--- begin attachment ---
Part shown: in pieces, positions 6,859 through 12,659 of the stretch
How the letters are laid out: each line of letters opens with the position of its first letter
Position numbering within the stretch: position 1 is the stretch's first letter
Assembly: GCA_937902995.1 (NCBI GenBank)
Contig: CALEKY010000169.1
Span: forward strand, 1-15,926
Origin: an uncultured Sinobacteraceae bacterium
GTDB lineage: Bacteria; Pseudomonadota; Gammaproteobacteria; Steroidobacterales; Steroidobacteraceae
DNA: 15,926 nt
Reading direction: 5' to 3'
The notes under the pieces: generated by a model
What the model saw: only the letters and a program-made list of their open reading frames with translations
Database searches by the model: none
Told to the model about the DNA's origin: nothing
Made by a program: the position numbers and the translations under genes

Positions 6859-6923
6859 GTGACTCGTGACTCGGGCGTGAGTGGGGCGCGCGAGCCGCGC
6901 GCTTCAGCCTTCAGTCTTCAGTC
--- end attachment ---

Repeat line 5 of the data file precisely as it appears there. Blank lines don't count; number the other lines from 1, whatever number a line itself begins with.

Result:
Contig: CALEKY010000169.1